Why We Use Pressure Treated Wood for Raised Beds

pressure treated wood for raised beds

Readers have noticed that our raised beds are made from commercial lumber, which is chemically treated. Before we designed our urban garden I did quite a bit of research on the various options for garden construction materials. Here’s why we decided on pressure treated wood for raised beds.

Raised bed options

Looking through endless pretty garden magazines and books, we found a lot of suggestions for raised bed materials. Here are the options we considered:

  • Brick – looks pretty, but it holds a lot of heat for our already hot climate. It’s expensive and difficult to build, and once it’s up it’s not moveable.
  • Logs – also pretty, but they would take up more room width-wise in our tiny space. Plus, living in the city we didn’t know where to find perfect straight logs the right size.
  • Cedar – pretty, and ages well, but after calling around I only found one place in our town that carried it. and it was twice the price of commercial lumber.
  • Woven willow – so very pretty. So impermanent (rots quickly). So difficult to make. So hard to find the materials.
  • Stone – expensive, better for a terraced garden or retaining wall than our freestanding raised bed plan.
  • Composite wood – looks great, but it’s expensive and more bendy than wood. We would have to reinforce our 9-foot long beds in the middle with cross bracing.

The more we explored, the more commercial lumber started looking like the right option for us. It’s cheap, readily available to city dwellers, rot resistant, easy to work with and doesn’t take up much space.

But is it safe?

The risks of commercial wood for raised beds

I started reading up on gardeners’ objections to pressure-treated wood for raised beds. Primarily, warnings centered around the chemicals injected into the wood. The main problems seem to be arsenic and copper.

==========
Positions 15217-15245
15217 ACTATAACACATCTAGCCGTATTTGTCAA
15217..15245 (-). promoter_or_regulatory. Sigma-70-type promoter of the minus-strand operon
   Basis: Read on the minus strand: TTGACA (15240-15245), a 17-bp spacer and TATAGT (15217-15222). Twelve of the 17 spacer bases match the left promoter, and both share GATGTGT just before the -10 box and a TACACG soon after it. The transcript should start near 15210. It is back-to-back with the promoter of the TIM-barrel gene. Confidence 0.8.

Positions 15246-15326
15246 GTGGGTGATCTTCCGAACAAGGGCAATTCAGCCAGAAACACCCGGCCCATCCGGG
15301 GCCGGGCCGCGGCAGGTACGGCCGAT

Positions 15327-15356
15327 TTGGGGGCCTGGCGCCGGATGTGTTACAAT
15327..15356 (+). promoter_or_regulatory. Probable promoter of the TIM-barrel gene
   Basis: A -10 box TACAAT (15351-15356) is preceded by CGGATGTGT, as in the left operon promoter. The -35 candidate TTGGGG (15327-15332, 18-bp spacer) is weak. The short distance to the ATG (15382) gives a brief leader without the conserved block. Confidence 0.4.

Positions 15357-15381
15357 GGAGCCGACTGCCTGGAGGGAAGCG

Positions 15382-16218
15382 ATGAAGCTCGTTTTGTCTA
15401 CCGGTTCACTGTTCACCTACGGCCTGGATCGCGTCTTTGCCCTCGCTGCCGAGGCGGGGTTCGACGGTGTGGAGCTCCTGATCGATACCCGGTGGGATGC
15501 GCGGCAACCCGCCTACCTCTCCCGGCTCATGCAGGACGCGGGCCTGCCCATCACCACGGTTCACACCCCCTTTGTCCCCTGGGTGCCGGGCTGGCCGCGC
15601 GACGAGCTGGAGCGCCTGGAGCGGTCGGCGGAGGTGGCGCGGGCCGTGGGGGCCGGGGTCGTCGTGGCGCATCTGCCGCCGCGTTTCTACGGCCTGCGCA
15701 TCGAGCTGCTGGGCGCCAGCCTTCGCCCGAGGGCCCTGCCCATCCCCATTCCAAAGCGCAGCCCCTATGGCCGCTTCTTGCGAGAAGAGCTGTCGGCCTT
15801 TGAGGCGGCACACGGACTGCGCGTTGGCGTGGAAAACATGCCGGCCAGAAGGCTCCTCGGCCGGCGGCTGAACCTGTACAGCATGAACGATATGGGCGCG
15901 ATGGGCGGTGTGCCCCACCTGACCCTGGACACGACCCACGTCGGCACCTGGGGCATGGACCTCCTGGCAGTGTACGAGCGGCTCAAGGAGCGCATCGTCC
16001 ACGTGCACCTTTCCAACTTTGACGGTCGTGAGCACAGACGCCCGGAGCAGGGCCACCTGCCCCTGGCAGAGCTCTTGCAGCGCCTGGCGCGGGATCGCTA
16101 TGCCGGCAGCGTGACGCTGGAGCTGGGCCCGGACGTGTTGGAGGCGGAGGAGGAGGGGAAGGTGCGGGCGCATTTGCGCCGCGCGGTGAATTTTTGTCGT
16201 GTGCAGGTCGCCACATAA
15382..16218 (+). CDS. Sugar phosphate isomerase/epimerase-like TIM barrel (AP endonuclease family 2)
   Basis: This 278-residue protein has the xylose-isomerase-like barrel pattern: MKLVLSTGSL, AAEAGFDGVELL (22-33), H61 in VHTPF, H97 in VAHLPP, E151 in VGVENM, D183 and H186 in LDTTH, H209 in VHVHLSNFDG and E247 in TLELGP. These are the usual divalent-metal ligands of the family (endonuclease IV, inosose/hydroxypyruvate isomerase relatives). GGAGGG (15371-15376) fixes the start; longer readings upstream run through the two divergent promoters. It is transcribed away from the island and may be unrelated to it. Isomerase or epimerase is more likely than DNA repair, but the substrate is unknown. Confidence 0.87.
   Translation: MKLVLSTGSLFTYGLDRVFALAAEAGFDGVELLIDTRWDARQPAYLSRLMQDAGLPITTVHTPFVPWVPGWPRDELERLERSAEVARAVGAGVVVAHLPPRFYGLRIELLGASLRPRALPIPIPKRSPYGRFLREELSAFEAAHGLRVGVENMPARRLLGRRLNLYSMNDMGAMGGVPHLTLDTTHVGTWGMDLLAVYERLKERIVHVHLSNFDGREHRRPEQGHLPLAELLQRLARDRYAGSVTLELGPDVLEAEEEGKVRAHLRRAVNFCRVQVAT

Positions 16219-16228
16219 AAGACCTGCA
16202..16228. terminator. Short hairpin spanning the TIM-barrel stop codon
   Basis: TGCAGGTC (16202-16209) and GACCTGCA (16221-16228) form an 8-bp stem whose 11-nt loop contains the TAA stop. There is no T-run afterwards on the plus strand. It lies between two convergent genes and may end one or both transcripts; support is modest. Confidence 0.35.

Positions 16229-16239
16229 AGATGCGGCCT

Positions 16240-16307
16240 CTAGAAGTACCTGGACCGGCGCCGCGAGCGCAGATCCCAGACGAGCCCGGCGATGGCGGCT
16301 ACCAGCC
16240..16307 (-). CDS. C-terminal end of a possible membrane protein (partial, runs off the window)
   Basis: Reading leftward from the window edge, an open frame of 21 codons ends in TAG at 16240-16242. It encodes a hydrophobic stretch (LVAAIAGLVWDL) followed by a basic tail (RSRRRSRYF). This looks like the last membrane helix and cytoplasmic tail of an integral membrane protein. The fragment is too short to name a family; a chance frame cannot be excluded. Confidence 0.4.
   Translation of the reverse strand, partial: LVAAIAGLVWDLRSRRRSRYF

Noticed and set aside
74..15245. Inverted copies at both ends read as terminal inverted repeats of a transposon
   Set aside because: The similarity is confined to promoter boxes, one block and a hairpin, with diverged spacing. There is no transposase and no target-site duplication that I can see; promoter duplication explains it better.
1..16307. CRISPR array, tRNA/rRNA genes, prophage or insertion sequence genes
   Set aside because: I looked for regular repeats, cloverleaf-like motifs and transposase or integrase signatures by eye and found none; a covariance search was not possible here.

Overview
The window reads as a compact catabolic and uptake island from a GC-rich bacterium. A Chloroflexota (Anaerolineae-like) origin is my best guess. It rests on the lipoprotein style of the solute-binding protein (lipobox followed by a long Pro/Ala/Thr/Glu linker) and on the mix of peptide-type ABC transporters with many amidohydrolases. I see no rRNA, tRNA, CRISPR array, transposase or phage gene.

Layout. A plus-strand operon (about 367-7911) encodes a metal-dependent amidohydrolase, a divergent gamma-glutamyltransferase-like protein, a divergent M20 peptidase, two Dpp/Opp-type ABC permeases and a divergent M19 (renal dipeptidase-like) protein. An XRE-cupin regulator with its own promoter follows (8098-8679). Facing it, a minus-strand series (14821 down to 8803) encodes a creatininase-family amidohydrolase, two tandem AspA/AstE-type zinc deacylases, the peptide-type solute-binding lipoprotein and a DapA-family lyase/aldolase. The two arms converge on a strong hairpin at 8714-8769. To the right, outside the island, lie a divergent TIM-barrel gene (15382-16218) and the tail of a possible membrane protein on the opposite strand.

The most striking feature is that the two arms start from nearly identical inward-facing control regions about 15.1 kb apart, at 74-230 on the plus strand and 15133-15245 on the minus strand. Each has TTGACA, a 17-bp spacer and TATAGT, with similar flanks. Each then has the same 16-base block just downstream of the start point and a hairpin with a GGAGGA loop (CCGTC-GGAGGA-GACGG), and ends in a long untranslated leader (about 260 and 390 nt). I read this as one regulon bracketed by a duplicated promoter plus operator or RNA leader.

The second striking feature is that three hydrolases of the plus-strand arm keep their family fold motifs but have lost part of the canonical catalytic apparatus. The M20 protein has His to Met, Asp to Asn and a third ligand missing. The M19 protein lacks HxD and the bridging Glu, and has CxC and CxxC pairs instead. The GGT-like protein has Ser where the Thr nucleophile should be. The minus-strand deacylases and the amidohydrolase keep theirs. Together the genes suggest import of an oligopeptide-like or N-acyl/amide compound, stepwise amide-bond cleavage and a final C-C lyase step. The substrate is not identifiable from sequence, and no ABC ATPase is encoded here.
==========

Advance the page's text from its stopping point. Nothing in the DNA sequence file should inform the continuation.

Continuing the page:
When I dug a little deeper, I found that chromated copper arsenate (CCA) is no longer used in pressure-treated lumber. Instead, manufacturers have shifted over to arsenic-free salt and copper-based preservatives called alkaline copper quat and copper azole. So I focused on researching copper’s effect on edible plants.

First, from stories I’ve written about organic farming, I know that organic farmers often use copper-based insecticides in farming. In fact, this is a common objection to organic farming – these copper-based chemicals may be organic, but they do leech into the soil and they don’t go away. So there is already copper in our commercially-farmed organic produce.

Second, the studies I found (including this great article in Fine Gardening) conclude that copper seepage from pressure treated lumber is negligible. The levels are low, they are limited to the soil area immediately next to the wood, and plants in the study died before they accumulated toxic levels of copper.

Pressure-treated lumber is not certified organic, but since we aren’t running a commercial farming operation we aren’t interested in certification. In all other aspects we run an organic operation, so we feel pretty “clean” about our veggies overall.

The choice is personal

Once we decided on pressure-treated lumber, we built our beds and tried to give them a little extra time to weather before we added the soil. Our latest bed will end up sitting in the rain and sun for three months before we add soil. Perhaps that will allow some of the copper to seep out from the surface before the soil and plants hit it.

I’m not advocating that everyone use pressure-treated lumber. That’s just what works for us, after careful consideration. You may have more space, or more money, or better resources than we did. Let us know what works for you! I always love looking at more pretty pictures of raised beds.

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